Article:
As with many of the director’s films, the notion of a ‘monstrous family’ nestles at the dank heart of The Funhouse – the carnival barker and his hideously deformed son recall the grotesque family of The Texas Chainsaw Massacre. Our heroine Amy’s family is also far from perfect either and depicted in a less than flattering light; with her alcoholic mother, distant, ineffectual father and strange little brother Joey who delights in menacing her when she’s in the shower (Erm, paging Doctor Freud!). These elements also lend the film an unsettling edge – there is something oddly unfeeling about it all. Another deeply discomforting moment comes when Joey is ‘cleaned up’ by a carnival worker who watches, a little too fondly over him while he sleeps. Again with Hooper we have this ‘urban’ versus ‘rural’ dichotomy – the rich city kids coming to gawp at the carnie crazies and getting way more than they bargained for.
What is also one of the most disturbing aspects of this increasingly claustrophobic film is the depiction of the monstrous son. He is an unfortunate creature to be pitied as well as feared. His days are spent covered up in a mask and gloves, traipsing around tending to the titular funhouse; his nights spent trying to obtain sex – either by paying for it from seedy old carnival lushes, or, as implied when several characters discuss the ‘missing girls’ from the last town the carnival passed through – by abducting, molesting and murdering young girls. After the gruesome scene in which the son throttles the life out of the wretched fortune teller (Sylvia Miles) when she ridicules him, his father reacts violently, beating and goading his deformed offspring who cowers in the corner before flying into an inarticulate rage, too. The fact that he hides his hideous visage beneath a Frankenstein’s Monster mask is also telling. Both were created and shunned by unloving ‘fathers’ and both are misunderstood, but ultimately tragic, hulking lugs.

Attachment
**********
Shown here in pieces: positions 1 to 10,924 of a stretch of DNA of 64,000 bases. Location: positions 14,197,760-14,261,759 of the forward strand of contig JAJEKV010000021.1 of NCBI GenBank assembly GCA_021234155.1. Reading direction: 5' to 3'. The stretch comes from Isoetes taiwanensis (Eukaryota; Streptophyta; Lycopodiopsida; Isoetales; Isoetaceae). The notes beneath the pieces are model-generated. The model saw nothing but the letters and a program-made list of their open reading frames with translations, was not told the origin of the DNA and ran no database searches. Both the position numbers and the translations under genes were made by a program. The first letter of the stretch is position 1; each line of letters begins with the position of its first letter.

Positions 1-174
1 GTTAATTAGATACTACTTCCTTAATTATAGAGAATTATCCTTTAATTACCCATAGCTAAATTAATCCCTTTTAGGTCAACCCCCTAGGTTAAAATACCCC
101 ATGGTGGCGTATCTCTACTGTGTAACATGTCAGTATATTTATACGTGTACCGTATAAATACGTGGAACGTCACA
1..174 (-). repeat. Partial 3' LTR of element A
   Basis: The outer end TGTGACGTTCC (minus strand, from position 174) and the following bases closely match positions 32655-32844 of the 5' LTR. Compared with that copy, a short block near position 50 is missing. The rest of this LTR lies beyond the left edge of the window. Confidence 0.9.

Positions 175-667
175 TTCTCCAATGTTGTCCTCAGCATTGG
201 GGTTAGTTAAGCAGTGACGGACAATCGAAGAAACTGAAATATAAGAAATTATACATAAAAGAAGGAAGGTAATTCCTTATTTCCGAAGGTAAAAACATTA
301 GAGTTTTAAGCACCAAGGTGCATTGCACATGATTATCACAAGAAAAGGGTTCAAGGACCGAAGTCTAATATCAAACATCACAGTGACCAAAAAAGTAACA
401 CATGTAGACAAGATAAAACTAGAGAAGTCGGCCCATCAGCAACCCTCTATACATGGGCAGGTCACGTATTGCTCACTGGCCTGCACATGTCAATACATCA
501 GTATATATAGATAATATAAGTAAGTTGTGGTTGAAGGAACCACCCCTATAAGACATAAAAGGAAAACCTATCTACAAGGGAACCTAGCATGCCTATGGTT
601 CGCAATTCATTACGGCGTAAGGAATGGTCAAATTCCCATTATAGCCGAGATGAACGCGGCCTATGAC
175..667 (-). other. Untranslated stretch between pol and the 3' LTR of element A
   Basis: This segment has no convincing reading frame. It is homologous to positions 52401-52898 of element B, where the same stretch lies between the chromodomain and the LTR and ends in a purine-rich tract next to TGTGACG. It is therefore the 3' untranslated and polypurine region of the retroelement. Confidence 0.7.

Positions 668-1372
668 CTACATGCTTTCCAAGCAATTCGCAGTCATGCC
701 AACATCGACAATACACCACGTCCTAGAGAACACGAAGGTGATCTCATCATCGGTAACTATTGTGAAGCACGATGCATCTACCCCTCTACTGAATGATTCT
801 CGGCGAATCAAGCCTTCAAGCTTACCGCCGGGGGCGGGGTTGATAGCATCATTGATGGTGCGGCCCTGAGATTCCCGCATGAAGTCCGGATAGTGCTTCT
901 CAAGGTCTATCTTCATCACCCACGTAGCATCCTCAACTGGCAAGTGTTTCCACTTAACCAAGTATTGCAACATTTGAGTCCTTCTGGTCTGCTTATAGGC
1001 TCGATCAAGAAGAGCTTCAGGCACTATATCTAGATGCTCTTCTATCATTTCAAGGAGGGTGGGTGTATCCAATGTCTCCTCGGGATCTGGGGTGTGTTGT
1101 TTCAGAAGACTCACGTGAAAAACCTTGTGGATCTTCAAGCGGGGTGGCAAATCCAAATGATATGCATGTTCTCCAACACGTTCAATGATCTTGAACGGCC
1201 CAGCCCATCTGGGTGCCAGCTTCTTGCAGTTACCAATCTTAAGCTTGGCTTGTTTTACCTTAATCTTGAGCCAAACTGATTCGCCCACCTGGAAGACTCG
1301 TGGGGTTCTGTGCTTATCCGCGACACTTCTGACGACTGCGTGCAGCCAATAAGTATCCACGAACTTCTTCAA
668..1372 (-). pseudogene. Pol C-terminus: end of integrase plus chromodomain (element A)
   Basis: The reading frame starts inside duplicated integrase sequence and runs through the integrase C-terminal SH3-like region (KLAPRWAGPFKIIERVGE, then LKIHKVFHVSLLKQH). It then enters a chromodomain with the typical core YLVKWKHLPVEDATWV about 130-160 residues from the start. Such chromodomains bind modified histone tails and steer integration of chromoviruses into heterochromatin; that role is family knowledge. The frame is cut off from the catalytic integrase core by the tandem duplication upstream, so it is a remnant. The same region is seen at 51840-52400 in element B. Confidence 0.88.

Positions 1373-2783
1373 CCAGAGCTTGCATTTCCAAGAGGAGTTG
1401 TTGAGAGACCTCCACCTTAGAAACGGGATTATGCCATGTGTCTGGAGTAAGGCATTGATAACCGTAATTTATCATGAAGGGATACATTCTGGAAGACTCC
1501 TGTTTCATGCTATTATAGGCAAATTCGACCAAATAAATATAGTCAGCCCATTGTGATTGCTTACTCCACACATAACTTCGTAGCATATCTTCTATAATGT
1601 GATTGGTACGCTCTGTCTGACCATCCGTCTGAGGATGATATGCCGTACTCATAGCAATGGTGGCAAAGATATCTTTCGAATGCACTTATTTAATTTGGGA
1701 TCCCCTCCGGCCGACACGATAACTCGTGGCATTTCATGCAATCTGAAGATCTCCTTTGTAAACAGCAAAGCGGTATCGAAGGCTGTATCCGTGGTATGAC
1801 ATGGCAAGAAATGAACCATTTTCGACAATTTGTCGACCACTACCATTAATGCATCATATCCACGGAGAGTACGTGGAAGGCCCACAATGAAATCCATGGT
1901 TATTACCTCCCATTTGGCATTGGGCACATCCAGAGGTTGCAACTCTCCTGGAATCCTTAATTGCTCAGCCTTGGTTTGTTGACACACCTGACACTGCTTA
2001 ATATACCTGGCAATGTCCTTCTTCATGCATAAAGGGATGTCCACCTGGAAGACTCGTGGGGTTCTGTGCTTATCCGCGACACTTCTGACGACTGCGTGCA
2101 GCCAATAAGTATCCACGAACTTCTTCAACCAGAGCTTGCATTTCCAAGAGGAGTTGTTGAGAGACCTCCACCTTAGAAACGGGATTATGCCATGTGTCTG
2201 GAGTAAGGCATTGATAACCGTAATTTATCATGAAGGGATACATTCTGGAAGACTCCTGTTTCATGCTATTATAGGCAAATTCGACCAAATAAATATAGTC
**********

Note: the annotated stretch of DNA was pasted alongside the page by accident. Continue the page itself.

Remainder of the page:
A by the numbers slasher that is redeemed by its creepy setting, vivid production design, eerie atmosphere and utterly deranged killer. Could have been so much better though, had Hooper bothered to ratchet up the tension as much as he does the grim atmospherics.